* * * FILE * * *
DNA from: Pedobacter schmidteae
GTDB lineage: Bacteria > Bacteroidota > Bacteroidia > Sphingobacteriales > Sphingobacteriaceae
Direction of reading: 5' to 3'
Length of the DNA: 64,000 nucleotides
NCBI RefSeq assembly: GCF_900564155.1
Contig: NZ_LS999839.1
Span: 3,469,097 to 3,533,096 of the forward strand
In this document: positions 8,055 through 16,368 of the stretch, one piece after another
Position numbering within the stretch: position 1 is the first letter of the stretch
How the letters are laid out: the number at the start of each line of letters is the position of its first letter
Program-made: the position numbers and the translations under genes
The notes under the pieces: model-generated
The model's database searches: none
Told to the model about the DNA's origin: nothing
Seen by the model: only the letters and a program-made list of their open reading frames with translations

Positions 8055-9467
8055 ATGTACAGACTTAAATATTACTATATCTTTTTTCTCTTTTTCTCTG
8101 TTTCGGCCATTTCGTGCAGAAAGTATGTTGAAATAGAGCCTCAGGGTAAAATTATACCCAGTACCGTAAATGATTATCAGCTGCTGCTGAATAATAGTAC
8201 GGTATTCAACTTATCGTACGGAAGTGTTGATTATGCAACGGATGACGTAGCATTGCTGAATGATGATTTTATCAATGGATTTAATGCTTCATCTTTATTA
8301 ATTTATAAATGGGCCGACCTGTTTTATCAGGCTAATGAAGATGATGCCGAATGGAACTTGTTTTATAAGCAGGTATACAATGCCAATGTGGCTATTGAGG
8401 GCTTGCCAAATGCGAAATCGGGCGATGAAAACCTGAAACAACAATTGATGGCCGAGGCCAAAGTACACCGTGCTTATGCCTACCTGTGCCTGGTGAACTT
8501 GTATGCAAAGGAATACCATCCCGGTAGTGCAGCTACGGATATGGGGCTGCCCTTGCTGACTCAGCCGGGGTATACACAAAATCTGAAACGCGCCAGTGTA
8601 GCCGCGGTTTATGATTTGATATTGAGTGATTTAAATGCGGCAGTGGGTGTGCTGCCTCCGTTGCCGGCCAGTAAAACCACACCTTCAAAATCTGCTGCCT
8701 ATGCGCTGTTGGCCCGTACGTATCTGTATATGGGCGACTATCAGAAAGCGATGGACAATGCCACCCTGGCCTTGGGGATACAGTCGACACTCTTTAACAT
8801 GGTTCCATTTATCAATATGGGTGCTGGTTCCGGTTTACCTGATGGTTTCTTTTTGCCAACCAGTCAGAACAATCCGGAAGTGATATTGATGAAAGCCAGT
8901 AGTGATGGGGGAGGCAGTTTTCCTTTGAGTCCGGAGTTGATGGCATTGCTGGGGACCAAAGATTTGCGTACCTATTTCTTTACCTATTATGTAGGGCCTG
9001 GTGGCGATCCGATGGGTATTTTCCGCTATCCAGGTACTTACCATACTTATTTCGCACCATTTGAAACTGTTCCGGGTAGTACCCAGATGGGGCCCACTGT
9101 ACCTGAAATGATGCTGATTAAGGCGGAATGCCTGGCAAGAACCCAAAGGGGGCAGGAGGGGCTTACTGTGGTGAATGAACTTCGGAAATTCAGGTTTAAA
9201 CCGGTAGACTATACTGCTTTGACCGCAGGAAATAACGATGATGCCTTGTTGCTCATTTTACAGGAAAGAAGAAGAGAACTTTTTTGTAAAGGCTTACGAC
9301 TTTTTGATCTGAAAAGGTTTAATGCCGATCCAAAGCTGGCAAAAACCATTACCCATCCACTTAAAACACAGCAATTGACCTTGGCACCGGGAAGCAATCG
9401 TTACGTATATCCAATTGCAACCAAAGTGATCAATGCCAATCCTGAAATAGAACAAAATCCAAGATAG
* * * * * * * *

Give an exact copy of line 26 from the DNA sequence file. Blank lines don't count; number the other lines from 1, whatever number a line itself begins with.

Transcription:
8901 AGTGATGGGGGAGGCAGTTTTCCTTTGAGTCCGGAGTTGATGGCATTGCTGGGGACCAAAGATTTGCGTACCTATTTCTTTACCTATTATGTAGGGCCTG